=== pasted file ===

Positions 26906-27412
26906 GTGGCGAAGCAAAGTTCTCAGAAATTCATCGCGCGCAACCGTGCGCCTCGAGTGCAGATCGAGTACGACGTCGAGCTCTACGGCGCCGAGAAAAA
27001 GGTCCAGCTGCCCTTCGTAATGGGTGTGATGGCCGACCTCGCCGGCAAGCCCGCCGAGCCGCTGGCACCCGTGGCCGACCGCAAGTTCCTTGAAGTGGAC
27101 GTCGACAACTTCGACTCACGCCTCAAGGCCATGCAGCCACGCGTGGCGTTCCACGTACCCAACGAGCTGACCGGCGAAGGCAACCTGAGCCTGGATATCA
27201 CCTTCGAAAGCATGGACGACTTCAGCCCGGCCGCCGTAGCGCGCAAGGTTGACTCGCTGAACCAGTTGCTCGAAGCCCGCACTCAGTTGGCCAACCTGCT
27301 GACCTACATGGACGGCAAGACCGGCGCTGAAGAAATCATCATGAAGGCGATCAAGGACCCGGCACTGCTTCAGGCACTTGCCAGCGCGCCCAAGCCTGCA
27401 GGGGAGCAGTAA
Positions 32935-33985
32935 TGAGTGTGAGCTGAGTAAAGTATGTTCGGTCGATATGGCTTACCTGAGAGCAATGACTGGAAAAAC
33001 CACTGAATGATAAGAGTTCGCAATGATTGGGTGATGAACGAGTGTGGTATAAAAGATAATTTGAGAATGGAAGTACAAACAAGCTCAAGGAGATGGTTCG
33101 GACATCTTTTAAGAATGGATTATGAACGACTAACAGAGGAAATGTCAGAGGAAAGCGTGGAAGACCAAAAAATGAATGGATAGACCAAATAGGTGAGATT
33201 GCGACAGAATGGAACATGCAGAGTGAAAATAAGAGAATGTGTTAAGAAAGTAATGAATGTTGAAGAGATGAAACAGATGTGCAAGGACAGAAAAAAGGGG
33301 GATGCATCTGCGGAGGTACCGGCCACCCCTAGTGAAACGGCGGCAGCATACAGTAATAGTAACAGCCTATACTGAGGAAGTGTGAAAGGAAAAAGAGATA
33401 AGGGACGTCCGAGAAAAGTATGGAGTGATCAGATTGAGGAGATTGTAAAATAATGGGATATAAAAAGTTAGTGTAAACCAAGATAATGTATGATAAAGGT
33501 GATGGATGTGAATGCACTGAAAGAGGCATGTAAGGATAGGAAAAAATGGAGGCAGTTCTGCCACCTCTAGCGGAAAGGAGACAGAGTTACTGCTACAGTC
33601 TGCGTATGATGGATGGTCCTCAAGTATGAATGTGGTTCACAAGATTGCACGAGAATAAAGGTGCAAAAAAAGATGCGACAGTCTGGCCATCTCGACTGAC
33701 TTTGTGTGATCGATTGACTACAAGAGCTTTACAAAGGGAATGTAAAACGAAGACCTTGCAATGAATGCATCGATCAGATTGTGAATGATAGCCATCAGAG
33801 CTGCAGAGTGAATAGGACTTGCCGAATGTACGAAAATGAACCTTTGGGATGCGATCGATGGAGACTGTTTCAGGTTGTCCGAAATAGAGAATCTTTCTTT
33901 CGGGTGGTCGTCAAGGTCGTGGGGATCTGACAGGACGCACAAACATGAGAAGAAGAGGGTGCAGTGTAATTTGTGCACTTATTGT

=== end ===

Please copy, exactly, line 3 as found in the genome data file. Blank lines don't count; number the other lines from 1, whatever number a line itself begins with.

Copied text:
27001 GGTCCAGCTGCCCTTCGTAATGGGTGTGATGGCCGACCTCGCCGGCAAGCCCGCCGAGCCGCTGGCACCCGTGGCCGACCGCAAGTTCCTTGAAGTGGAC